On May 26, 2021, tennis player Naomi Osaka took a stand for her mental health at the French Open by declining to attend press conferences. She cited concerns about the effect of intense questioning from the press. She felt it could stir up feelings of self-doubt during a tournament, threatening her mental wellbeing at a critical time. She also believed there was a general disregard for athletes’ mental health. Osaka’s statement drew significant attention, including supportive comments from Serena Williams.
Post-Performance Letdown and Lack of Purpose
Elite athletes often spend much more time training and preparing for athletic competition than actually competing. Off-season training and strategic planning can make or break a person’s competitive advantage. When the big moment finally comes and goes, their sense of achievement may seem fleeting.
Post-competition letdown can present a significant threat to an elite athlete’s wellbeing. Michael Phelps experienced a post-Olympics letdown in 2012, leading to a depressive episode and thoughts about suicide. He eventually opened up to loved ones and got the treatment he needed. Michael went against the grain and made his experience public, encouraging others with depression to be courageous and ask for help.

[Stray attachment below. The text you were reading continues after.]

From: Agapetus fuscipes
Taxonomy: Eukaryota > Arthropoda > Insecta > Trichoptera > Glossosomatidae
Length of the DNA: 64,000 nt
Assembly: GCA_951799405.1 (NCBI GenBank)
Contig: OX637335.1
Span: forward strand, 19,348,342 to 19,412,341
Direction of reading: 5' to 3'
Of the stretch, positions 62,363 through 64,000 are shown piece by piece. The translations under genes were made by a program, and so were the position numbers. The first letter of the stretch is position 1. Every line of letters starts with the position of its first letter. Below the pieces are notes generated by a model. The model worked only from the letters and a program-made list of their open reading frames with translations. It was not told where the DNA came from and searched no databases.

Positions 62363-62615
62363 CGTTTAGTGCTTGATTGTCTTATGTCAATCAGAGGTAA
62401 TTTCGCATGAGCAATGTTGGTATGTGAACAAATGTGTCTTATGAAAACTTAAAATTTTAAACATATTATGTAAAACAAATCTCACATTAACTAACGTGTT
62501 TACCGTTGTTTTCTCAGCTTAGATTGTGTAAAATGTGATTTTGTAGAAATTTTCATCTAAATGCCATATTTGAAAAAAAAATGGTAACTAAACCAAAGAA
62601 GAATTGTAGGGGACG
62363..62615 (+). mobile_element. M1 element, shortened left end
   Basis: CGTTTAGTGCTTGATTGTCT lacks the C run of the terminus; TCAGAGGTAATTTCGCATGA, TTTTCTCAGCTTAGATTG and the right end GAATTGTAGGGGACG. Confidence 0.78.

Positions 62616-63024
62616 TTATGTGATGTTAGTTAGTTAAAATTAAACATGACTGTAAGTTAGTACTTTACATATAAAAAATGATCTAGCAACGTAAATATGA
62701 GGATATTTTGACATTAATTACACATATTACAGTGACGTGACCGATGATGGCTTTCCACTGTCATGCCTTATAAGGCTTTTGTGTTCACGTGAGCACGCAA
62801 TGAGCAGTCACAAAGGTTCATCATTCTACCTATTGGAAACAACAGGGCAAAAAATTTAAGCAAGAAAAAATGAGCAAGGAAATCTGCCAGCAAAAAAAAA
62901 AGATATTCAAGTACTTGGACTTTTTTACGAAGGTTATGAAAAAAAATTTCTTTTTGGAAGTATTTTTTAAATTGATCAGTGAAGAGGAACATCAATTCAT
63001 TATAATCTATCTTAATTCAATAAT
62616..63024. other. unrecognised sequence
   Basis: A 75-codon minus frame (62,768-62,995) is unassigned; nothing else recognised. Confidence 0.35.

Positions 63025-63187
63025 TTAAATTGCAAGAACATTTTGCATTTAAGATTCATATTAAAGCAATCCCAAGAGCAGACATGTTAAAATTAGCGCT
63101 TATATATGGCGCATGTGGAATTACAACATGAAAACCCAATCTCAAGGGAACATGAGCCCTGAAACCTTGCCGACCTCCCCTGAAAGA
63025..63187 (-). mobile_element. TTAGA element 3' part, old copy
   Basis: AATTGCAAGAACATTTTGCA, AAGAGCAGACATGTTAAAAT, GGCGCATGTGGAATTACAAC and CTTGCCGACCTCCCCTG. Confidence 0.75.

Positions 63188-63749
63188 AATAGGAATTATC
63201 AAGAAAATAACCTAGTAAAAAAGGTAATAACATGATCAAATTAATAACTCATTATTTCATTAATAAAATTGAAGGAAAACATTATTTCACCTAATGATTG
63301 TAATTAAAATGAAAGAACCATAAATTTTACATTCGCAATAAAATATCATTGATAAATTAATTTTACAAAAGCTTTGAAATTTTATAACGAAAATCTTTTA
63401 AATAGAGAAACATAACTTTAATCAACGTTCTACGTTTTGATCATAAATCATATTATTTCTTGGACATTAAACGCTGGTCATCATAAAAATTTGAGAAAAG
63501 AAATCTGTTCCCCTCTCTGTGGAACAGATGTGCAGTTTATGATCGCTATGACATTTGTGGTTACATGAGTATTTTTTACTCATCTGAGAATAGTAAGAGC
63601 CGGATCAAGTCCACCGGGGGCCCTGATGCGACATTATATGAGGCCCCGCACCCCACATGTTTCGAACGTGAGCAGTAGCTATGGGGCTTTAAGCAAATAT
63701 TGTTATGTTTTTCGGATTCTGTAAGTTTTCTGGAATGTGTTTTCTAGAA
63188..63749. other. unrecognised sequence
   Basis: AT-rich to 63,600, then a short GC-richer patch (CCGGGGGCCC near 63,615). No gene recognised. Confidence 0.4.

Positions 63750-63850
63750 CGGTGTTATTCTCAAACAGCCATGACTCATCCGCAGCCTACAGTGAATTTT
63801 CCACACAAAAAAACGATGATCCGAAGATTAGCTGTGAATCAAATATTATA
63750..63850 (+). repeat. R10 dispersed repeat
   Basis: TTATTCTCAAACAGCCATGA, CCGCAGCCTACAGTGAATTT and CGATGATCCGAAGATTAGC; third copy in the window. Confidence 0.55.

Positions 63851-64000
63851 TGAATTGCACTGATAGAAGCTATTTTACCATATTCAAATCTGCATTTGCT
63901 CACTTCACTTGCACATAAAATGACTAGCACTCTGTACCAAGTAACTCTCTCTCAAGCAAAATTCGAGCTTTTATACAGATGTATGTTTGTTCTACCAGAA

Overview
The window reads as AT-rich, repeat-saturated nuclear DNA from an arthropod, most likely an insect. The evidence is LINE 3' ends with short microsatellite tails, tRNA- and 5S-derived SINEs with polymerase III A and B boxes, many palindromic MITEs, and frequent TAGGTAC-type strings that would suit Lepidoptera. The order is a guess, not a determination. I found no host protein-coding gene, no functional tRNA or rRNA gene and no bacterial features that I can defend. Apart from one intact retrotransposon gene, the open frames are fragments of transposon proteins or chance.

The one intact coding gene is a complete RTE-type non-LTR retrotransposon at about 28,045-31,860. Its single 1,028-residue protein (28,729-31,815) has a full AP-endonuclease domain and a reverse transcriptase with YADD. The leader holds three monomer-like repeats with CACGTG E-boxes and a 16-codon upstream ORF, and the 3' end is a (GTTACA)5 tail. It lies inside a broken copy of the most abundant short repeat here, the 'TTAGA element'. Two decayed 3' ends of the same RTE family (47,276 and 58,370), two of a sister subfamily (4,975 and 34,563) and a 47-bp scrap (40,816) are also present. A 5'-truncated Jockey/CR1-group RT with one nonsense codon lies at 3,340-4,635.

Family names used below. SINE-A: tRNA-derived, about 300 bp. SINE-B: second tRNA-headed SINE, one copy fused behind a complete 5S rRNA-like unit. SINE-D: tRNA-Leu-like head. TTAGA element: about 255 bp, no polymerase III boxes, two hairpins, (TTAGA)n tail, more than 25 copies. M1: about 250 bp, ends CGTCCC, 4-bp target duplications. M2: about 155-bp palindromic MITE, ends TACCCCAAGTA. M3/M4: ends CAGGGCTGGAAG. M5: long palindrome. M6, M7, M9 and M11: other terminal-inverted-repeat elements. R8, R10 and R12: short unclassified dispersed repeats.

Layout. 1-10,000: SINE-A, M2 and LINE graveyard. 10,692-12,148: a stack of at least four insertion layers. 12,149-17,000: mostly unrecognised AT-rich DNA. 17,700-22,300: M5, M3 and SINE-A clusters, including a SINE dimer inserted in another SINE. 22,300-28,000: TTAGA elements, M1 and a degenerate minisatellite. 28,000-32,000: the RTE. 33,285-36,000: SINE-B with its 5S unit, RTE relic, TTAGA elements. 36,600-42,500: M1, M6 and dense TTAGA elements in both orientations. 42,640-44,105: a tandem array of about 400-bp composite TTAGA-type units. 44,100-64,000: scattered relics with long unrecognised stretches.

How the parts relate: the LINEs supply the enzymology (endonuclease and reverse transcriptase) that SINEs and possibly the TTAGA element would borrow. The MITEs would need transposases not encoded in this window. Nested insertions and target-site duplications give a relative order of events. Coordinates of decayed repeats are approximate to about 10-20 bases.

When an athlete steps out of the spotlight and tries to move on, they may feel a sense of emptiness or lack of purpose. Athletes and Olympians spend much of their time preparing for short but intense periods of activity, making it difficult to find a new purpose following their athletic career. When they have an injury or need to consider retirement, these athletes may struggle to understand what comes next.
If an athlete experiences psychological distress during their career, they may have a higher chance of distress in retirement. Also, retired athletes tended not to seek help for this distress.
The Genetic Component
A core part of how each of us feels and behaves can be attributed to genetics. Our unique genotypes are associated with genetic predispositions, or inclinations, that may influence how we respond to different situations. By understanding your genetic makeup – how you’re wired to feel and behave – you become more knowledgeable of yourself. That awareness of your genetic foundation can lead to conscious recognition of your feelings and actions, and give you the knowledge you need to address mental health and wellness concerns.